The elevated track of what is colloquially known as the UP Diliman monorail along the University Avenue has been a familiar sight to me for quite some time now. As someone who frequents the university, I saw how workers built it from the ground up. The idea of having a train system within a campus really fascinates me. Where else in the world can you see or find such?
In December 2012, the University of the Philippines (UP) Diliman Automated Guideway Transit (AGT) System came to life when university officials boarded its coaches for an initial test run. On that day, history was made. Finally, the first Filipino-develop train is now up and running.
The AGT made it on the local news once again in April 2013, when President Benigno Aquino hopped aboard the train for a test run. But the president was not impressed by the whole experience of riding a train developed by local engineers as he found the ride “bumpy.”
At that time, I thought the whole train project was just for show or for display. Whenever I go to the university, I always see it and nothing seems to happening. There was a point when I thought the project was shelved after the president’s not-so-good comments.
Little did I know that I was in for a big surprise when I went to the university last December 18 for the annual UP Diliman Lantern Parade.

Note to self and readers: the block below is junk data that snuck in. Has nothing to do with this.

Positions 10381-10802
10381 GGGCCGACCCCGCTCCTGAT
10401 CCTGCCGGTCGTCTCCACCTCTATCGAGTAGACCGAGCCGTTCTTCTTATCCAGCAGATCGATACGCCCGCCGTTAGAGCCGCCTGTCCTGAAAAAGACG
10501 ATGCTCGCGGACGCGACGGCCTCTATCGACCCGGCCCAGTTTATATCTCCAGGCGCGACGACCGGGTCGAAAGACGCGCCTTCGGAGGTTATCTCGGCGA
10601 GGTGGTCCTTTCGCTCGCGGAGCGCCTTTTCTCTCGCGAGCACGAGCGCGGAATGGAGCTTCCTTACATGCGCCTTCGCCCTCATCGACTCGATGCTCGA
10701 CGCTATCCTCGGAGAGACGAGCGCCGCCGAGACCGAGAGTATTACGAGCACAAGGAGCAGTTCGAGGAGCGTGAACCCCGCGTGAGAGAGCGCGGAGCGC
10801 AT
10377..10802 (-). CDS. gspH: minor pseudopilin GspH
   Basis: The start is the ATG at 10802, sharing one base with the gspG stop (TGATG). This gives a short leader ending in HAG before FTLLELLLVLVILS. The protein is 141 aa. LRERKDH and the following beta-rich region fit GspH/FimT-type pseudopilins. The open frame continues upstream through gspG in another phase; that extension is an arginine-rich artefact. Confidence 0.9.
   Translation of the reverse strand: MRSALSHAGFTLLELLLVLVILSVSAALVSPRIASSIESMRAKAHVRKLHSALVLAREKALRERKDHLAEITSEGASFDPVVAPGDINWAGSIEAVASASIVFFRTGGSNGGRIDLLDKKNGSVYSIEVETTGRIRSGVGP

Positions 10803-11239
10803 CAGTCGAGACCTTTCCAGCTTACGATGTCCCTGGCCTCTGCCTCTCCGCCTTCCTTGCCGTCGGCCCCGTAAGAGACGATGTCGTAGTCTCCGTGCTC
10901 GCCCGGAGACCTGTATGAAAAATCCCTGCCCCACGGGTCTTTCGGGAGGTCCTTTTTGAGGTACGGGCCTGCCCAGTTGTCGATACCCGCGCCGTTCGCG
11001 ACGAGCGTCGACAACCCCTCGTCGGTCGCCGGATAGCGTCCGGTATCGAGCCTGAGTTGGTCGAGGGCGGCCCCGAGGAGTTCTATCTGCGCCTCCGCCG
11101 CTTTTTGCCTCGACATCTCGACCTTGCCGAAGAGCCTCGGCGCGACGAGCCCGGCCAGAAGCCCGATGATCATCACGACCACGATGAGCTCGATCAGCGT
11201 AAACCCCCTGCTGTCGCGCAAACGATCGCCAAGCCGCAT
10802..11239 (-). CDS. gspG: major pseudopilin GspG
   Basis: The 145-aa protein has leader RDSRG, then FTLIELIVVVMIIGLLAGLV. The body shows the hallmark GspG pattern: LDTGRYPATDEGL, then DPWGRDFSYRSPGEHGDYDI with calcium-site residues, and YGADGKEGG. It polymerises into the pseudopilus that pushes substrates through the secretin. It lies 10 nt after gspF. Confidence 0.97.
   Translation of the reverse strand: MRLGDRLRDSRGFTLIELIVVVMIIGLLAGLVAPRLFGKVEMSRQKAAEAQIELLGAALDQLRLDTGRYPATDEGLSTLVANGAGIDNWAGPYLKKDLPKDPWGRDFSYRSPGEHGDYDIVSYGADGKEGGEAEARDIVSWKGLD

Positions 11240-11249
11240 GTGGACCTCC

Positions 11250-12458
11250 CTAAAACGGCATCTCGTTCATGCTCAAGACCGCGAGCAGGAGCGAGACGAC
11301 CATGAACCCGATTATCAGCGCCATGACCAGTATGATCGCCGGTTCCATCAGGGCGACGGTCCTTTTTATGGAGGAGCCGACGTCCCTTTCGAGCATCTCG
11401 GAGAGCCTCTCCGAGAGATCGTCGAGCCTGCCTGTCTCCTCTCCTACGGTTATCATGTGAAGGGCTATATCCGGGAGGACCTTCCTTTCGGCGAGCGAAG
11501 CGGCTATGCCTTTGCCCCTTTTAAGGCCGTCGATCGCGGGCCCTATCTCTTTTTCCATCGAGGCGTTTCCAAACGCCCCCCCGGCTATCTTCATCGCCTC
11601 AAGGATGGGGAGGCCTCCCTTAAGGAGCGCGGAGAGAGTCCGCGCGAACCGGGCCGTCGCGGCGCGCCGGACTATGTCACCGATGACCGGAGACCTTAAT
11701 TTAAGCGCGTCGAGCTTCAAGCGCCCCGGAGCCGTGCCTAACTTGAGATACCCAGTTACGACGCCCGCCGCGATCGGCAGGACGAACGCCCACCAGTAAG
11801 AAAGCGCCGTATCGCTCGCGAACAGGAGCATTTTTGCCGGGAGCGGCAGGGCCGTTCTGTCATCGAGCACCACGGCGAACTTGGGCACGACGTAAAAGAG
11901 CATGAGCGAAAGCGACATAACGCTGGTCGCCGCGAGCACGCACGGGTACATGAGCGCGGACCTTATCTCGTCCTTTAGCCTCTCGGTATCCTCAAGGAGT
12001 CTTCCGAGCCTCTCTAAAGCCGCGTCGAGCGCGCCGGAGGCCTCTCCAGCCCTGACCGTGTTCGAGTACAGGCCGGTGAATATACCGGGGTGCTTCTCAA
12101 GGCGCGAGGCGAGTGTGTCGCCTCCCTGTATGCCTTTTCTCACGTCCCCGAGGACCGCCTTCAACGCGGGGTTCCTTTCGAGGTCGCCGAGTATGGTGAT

Boarding the train
As the jeep I was on passed by the College of Fine Arts, I saw a sign saying that there was a public demonstration of the AGT happening that day. I was supposed to meet my friends in Palma Hall that afternoon. But right after reading that sign, I immediately got off the jeep. (Besides, my friends were still on their way to UP.) I just couldn’t pass up on that opportunity.
As I reached the ticketing station, I was handed a smart card ticket, a brochure explaining the AGT system and an evaluation form. Because the train is still on its test run, I was also asked to sign a waiver.
To enter the platform area, I just tapped the smart card on the sensor of the turnstile.
As I was waiting for the train, I took a seat and started filling out the evaluation form. “I am so glad to be part of our country’s public transportation history,” I wrote on the comments section.
I initially thought that the AGT’s test run was exclusively for VIPs. Aside from the university and government officials, I haven’t heard of anyone who has tried boarding the train prior to the public demonstration that day. So just imagine how ecstatic I was the entire time I was there.
It didn’t take long before the train reached the station. At last, I was on board the first Filipino-made train.
Dream Come True
Riding the AGT was a dream come true for me.
The ride was indeed bumpy, as the president observed. But that didn’t bother me at all. I guess I was just really happy to be one of the privileged few to experience boarding the train during that public demonstration. Mind you, it was a one-time public demonstration (as far as I know) and I am not sure when is the next one.
“Hey, I’m part of our country’s public transportation history. [I] rode the UP monorail, the first Filipino-developed train, earlier,” I even posted on social media alongside a photo of the smart card ticket.
The train is real and it is moving! And now it can be said that developing a train locally—from conceptualization to actual construction—is possible.
Get to know more about the UP Diliman AGT system by reading: “9 Things You Must Know About the UP Diliman Train“